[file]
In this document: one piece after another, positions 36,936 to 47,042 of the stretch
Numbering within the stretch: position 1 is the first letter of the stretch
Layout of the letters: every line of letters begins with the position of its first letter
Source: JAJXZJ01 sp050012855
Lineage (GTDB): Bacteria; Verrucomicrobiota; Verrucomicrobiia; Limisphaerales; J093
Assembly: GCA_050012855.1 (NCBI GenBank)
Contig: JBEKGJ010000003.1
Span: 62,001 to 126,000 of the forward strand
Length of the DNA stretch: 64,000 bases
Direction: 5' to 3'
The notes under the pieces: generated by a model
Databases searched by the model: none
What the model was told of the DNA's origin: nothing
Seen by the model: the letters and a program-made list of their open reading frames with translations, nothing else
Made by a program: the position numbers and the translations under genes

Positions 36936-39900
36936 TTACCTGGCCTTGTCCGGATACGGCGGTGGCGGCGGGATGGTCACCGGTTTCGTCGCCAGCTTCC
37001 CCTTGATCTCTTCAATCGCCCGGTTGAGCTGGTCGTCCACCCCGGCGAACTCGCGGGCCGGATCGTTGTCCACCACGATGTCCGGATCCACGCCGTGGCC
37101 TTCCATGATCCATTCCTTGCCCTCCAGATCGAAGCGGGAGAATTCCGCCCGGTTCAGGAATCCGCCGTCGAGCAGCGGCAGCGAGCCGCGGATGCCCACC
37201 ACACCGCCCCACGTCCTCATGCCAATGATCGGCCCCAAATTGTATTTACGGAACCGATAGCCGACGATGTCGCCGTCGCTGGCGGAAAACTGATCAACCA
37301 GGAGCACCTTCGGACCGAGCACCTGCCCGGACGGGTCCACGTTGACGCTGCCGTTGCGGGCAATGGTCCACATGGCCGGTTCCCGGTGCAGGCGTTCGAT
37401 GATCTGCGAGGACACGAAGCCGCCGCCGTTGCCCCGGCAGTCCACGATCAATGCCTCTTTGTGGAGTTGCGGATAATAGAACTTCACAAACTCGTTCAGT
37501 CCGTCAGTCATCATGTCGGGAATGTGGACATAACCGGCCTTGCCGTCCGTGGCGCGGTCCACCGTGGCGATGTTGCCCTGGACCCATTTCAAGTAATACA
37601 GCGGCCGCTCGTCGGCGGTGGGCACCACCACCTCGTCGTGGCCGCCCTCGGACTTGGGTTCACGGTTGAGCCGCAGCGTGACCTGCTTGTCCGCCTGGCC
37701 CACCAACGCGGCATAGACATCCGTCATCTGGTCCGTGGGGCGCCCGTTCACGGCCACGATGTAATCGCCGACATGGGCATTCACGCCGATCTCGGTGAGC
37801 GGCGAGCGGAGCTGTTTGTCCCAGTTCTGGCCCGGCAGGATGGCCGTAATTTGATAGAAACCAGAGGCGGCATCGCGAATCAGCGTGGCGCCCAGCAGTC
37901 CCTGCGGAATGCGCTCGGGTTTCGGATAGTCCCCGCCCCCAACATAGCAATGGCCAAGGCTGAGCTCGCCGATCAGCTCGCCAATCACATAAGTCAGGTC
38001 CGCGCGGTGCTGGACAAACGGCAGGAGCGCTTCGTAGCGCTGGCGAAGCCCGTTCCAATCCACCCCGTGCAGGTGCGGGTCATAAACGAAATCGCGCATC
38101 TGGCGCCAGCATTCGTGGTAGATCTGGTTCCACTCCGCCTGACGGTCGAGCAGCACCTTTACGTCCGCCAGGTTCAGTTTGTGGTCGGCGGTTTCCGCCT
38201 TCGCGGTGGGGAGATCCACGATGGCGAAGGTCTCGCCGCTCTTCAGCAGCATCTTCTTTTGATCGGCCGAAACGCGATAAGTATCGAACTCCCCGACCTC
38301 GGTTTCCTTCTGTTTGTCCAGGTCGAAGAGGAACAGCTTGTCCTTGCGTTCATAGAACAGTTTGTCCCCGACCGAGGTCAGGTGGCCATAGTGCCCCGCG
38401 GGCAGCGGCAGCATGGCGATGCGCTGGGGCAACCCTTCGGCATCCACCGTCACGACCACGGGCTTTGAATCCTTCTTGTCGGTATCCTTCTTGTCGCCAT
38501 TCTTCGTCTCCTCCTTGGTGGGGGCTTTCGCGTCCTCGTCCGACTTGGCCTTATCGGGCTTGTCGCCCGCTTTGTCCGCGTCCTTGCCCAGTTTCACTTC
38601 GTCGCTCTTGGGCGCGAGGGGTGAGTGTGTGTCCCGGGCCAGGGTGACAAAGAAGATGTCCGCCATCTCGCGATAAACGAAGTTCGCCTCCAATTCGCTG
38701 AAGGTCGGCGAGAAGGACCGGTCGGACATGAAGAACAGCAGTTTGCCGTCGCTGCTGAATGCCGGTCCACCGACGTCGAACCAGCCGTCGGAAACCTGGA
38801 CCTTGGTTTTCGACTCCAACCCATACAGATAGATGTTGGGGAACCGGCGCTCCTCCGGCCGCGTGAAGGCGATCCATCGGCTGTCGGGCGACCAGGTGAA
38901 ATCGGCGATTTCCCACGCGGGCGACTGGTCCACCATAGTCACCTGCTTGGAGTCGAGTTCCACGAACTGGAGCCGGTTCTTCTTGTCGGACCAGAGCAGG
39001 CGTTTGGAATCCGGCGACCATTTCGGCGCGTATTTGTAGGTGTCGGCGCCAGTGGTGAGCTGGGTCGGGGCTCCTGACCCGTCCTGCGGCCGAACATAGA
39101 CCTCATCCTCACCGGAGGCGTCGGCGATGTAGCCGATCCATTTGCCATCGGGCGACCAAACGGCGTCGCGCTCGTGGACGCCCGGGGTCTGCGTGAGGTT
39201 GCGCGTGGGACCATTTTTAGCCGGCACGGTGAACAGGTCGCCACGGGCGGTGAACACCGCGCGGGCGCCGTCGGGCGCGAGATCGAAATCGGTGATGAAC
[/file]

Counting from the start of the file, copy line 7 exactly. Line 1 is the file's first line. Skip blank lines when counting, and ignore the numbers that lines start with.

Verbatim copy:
Contig: JBEKGJ010000003.1